Roland Garros plans receive green light
Controversial plans to increase the size of Roland Garros, the historic home of the French Open, received a major boost.
Paris: Controversial plans to increase the size of Roland Garros, the historic home of the French Open, received a major boost.
The French Tennis Federation (FFT) has been looking at ways to either expand the existing venue in the chic 16th arrondisement of Paris or relocate the French Open to a new site in the capital`s suburbs.
"It would be heart-breaking, but we have to consider it," declared Gilbert Ysern, FFT director general, back in March.
The problem facing the French tennis authorities comes down to space - Roland Garros at 8.5 hectares is less than half the size of Wimbledon, which boasts 18.5 hectares of prime south-west London grass.
Possible new homes that were said to be under consideration in the Parisian `banlieues` were Versailles, Marne-la-Vallee, Evry and Gonesse.
But the plan to renovate the existing premises looks to be the favoured option after a special commission made up of elected officials, architects and historians, gave it the thumbs-up by 13 votes for, eight against, with two absentions.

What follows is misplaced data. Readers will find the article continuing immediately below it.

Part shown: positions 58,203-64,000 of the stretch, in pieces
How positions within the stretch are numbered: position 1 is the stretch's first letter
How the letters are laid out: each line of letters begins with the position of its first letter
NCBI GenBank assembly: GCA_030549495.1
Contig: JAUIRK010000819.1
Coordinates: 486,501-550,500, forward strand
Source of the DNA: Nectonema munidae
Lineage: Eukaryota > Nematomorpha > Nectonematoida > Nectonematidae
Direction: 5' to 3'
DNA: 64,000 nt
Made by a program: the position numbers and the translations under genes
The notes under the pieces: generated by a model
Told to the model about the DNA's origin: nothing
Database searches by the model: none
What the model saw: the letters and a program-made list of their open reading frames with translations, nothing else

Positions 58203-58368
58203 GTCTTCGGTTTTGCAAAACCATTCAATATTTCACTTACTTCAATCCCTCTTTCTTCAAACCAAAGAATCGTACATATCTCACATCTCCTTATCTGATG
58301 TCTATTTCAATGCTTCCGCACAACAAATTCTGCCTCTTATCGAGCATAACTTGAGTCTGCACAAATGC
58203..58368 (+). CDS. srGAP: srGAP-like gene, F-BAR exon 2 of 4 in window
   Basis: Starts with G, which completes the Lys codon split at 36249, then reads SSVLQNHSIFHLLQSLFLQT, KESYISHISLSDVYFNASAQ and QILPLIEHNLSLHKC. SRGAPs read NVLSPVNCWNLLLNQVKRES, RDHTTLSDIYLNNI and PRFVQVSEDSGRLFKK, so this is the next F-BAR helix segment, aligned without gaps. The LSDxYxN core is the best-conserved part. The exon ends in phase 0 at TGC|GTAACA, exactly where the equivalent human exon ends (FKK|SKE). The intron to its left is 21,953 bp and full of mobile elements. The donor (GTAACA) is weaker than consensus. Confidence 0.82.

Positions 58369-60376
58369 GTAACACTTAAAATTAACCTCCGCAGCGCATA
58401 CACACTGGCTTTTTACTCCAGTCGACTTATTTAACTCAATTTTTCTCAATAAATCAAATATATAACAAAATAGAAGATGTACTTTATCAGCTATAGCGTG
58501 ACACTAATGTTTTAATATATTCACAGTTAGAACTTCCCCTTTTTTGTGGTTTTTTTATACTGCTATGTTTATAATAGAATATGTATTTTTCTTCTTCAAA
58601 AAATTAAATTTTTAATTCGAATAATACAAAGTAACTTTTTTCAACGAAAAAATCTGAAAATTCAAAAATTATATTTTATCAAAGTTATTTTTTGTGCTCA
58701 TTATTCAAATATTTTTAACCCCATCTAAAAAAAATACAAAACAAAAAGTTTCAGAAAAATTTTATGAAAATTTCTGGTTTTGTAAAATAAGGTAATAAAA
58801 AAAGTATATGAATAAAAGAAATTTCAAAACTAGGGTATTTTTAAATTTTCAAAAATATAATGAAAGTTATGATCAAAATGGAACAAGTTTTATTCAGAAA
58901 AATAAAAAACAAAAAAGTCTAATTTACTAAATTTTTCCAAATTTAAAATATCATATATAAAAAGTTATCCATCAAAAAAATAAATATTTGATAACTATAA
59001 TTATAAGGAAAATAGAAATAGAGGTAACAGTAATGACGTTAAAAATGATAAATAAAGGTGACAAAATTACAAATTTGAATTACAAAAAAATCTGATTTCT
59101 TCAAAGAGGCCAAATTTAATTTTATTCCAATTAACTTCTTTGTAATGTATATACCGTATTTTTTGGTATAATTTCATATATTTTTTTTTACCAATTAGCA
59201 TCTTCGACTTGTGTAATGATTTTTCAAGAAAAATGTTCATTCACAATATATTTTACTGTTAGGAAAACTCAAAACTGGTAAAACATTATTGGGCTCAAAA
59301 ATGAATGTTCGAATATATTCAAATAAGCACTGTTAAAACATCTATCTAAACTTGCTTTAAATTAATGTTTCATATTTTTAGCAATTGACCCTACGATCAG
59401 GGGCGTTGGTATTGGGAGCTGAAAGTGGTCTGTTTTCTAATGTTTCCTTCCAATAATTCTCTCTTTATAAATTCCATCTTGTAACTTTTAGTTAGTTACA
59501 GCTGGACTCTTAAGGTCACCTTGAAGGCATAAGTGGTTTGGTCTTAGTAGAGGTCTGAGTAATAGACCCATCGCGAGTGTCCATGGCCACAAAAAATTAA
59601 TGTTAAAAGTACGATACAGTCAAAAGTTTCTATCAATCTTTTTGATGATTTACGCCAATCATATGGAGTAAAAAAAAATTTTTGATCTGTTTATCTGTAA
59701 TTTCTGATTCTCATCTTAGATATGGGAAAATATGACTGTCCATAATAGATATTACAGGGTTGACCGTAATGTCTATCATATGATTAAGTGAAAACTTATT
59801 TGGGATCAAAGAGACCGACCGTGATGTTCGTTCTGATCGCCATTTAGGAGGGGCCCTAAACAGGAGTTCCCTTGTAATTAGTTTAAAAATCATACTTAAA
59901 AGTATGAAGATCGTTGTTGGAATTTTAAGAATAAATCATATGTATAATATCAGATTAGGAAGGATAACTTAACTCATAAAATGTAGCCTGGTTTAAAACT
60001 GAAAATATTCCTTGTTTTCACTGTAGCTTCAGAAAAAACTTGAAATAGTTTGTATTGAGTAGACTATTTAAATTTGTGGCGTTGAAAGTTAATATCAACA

The project proposed jointly by the FFT and Mayor of Paris would involve expanding Roland Garros to create a new 5,000 seater court.
Anne Hidalgo, assistant to Paris mayor Bertrand Delanoe, spoke of "the enthusiastic support from the Paris Mayor`s office for this major project for Paris".
Those against the idea have expressed disquiet at the loss of precious conservation areas surrounding the venue.
A final decision on the French Open`s future must be made at the latest by February, 2011.
The French Open was won by the legendary Rene Lacoste the first time it was held in 1925, with Rafael Nadal celebrating his fifth title in June.
Rome: Italian scientist and doctor Ermanno Greco claims to have created a supplement which cures erectile dysfunction and which has been successful in 85 percent of the cases tested.
Greco, who is director of the Centre of Reproductive Biology and Medicine at the European Hospital in Rome, said the supplement has produced excellent results.
"In our test group of 75 patients, we found a positive result in 85 percent of the patients tested," he said.
Greco spoke to AKI ahead of an annual meeting of Italian andrologists opening in Rome Thursday, where he will present the findings of his trial.
"We started from a simple principle: erectile dysfunction is determined by a lack of nitric oxygen in the cells which are needed to create an erection," Greco said.
"We created a substance that can normalise nitric oxygen," he added.
Greco hopes the supplement will offer new hope to men who are tormented by the embarrasing problem of erectile dysfuntion.
"The psychological aspect weighs heavily," Greco said.